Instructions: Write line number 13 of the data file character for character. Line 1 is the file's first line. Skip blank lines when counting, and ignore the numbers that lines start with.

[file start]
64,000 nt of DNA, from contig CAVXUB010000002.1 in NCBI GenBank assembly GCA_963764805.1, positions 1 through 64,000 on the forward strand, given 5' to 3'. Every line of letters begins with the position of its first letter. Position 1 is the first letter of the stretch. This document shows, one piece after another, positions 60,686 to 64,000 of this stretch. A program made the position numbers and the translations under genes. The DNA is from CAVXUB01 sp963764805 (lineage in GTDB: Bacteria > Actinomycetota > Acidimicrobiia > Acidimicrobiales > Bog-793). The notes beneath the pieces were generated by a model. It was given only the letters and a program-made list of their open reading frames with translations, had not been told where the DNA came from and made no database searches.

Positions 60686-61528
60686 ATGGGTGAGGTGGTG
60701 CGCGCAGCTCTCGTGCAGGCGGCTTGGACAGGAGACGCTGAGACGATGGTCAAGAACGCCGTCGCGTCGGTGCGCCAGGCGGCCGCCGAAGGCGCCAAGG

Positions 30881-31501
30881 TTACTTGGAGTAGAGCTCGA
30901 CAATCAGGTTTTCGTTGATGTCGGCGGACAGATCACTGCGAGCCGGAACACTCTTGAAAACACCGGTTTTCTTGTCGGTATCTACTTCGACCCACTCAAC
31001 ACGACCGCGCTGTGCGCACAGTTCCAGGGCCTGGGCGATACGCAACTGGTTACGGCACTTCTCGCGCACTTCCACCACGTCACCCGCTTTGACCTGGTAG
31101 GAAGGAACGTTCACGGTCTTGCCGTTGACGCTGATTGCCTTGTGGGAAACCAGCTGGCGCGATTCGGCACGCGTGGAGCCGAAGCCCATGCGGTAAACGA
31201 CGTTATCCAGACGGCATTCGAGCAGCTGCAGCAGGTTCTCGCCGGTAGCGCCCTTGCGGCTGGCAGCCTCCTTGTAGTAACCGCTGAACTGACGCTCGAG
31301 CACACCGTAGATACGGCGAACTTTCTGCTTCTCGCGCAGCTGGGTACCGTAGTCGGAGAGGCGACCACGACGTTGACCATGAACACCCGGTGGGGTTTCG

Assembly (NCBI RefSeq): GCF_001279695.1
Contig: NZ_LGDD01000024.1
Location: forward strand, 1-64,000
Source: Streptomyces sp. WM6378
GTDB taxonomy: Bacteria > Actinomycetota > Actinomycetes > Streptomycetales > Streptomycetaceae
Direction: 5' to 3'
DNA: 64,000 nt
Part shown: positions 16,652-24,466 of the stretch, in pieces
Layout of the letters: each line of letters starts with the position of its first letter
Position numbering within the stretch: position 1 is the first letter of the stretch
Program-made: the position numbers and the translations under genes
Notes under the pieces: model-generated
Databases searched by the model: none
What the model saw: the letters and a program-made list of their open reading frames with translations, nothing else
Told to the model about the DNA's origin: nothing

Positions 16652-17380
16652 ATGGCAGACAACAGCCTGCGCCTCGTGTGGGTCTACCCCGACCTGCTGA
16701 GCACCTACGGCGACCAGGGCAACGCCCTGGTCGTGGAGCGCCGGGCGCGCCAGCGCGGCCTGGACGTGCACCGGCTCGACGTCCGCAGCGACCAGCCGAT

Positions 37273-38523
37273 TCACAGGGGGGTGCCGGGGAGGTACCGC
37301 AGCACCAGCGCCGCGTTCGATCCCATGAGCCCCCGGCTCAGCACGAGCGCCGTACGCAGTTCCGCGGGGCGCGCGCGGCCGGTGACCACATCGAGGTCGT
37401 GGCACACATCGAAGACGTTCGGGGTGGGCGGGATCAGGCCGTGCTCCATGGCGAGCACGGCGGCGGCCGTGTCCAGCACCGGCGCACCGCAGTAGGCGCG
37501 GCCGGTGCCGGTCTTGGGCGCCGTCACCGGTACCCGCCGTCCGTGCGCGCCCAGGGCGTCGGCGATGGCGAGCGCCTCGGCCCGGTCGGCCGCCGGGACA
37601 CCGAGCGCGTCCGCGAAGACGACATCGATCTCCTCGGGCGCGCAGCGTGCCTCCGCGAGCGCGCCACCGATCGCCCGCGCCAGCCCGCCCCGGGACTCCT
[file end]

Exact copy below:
Contig: NZ_LGDD01000024.1